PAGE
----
As Lebanon began implementing precautionary measures six weeks ago, “pressure went up,” she said. “I couldn’t leave the house or do anything.”
When she saw one of her husband’s relatives beat her 7-year-old daughter with an electric cable, she decided to run away with her. ABAAD withheld her name for her safety.
Hoda’s husband’s violence was exacerbated by his lack of access to medical treatment, which the family could not afford when Hoda stopped working, she said. “In the end, my husband could not recognise me or my daughter,” she said.
The judge also noticed a recent spike in cases of violence perpetrated by men with mental health conditions. In a recent case, she ordered the police to force a man to take his medication for schizophrenia because he had refused to do so and threatened to kill his wife.
“Mental health institutions refuse new patients because of the coronavirus, so I have to find solutions despite the lack of options,” the judge said.
Activists say Lebanese law does not sufficiently protect victims of domestic violence, which may discourage them from complaining to the police.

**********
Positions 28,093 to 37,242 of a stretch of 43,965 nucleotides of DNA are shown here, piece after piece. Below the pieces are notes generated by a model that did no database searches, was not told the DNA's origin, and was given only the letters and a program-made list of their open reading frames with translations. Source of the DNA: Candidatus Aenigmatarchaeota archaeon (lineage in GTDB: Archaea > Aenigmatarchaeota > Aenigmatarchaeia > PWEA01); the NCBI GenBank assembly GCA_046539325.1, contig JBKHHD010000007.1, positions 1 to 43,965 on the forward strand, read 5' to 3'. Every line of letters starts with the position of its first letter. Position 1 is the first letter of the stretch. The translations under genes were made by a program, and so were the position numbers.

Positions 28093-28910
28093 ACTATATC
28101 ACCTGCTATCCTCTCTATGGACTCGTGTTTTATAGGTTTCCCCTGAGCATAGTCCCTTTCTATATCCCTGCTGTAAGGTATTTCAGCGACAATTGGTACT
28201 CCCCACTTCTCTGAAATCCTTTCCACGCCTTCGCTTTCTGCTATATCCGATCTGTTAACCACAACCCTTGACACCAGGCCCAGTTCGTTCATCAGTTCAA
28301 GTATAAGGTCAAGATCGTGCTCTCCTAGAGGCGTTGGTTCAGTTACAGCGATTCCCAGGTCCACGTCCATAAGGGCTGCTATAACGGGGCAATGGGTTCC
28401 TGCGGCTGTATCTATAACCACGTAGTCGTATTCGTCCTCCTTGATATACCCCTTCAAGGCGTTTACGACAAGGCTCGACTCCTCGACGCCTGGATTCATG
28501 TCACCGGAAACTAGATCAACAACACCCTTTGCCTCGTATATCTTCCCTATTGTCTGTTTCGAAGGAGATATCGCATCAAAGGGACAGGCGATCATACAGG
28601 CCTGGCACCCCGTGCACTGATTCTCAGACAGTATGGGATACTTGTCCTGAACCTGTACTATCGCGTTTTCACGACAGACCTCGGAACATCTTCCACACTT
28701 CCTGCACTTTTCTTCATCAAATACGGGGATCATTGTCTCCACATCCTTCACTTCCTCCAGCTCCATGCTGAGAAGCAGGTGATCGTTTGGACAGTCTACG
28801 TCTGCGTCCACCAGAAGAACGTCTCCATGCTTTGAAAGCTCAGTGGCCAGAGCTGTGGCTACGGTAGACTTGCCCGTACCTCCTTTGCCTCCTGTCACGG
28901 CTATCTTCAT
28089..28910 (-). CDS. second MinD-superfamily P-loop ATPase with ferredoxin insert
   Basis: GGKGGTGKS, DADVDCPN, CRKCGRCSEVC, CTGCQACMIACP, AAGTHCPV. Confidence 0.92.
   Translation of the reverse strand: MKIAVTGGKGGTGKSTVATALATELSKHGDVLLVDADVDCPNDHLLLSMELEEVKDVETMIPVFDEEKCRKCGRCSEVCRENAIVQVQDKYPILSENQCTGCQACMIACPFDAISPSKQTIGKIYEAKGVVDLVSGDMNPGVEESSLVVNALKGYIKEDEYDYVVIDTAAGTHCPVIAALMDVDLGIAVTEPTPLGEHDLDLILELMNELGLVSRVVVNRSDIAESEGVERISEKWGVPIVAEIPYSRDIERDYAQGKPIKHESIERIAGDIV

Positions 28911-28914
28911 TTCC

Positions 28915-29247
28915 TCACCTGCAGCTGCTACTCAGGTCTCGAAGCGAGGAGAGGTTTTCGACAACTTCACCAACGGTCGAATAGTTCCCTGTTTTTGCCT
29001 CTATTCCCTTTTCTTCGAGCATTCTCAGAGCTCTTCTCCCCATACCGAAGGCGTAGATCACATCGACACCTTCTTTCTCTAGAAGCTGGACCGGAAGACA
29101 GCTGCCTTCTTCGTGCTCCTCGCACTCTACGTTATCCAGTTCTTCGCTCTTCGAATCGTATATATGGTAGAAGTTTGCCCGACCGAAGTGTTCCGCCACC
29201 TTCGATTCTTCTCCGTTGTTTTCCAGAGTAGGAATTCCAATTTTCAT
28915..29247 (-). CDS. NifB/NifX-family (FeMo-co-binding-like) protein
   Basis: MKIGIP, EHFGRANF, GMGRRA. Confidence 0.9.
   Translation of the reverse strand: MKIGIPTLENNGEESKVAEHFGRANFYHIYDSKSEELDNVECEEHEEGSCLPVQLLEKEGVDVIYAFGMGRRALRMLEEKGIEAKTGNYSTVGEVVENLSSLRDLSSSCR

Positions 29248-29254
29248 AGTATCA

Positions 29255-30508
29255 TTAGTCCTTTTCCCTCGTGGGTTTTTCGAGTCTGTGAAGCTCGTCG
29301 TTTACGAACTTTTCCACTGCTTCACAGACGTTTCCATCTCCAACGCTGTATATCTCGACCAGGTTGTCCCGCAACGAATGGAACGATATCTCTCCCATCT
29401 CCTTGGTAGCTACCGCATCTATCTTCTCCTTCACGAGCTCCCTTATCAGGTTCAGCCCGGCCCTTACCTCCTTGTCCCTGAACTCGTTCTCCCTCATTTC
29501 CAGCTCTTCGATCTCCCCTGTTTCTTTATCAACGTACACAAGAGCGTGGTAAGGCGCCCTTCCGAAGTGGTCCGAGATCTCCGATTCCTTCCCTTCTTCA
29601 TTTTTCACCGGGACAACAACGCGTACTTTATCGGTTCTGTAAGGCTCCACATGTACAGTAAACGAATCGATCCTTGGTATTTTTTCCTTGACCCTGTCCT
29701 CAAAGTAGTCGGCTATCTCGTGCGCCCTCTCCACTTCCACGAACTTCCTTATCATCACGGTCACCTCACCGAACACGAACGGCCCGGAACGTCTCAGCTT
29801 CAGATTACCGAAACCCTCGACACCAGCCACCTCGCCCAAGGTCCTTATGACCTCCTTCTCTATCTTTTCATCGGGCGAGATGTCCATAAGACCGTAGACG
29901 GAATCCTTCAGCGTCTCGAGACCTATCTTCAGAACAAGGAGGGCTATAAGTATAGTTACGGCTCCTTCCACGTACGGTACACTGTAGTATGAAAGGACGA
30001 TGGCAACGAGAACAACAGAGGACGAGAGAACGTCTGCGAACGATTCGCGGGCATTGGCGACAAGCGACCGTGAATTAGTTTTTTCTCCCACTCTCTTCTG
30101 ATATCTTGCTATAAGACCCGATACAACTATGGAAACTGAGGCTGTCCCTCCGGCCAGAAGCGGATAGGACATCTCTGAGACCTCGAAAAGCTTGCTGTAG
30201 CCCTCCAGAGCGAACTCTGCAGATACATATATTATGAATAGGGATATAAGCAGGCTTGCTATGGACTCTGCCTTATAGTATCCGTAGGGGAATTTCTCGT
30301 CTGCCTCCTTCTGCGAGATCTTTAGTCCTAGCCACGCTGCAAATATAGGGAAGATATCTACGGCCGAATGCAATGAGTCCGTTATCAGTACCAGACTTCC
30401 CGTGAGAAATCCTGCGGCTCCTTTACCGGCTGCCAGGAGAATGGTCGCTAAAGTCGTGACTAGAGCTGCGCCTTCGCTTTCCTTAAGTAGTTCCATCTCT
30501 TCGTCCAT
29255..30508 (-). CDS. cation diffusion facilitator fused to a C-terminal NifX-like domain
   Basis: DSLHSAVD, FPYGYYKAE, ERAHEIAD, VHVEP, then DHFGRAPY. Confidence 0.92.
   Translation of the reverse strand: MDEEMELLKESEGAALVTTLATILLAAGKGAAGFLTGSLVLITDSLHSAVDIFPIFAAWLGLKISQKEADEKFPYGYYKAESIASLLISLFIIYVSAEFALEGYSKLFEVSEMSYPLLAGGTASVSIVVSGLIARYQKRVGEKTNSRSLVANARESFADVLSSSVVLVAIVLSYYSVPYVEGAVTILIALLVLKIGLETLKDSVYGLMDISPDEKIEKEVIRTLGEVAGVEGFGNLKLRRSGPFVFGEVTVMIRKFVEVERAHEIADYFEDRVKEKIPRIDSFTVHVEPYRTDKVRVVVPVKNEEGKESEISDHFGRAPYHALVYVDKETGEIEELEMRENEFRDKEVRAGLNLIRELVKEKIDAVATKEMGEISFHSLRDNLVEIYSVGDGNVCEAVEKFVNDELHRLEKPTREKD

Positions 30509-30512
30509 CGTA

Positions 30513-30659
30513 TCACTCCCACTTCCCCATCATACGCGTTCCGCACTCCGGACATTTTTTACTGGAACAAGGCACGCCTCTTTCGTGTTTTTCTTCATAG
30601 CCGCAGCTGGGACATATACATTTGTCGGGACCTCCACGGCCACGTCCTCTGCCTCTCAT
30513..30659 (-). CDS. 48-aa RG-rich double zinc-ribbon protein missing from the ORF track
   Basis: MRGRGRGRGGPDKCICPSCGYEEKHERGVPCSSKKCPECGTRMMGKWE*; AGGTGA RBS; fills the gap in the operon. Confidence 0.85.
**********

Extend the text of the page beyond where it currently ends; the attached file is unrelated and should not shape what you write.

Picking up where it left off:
The country’s only domestic violence law, which was brought in six years ago, allows a woman to ask for a restraining order against her abuser but does not permit a judge to order the abuser's imprisonment if he breaches the order. It also does not criminalise marital rape.
Additionally, doctors are not allowed to inform the police about a suspected case of domestic violence, said Claudine Aoun Roukoz, the president of the National Commission for Lebanese women.
“We encourage neighbours to report cases of violence, because women only call when they are at a breaking point,” she said.
Fear of defamation and social pressure also play a role in discouraging women from contacting the police.
After she ran away, Hoda’s husband filed a complaint against her, alleging that she was a prostitute. This was to diminish her chances of keeping custody of her daughter, she said. “In our society, it’s always the woman’s fault, not the man’s.”
The National Commission for Lebanese Women is trying to make it easier for women to seek protection from the state. Mrs Roukoz asked the Telecoms Minister to make the police hotline dedicated to domestic violence free to call. She is waiting for a response.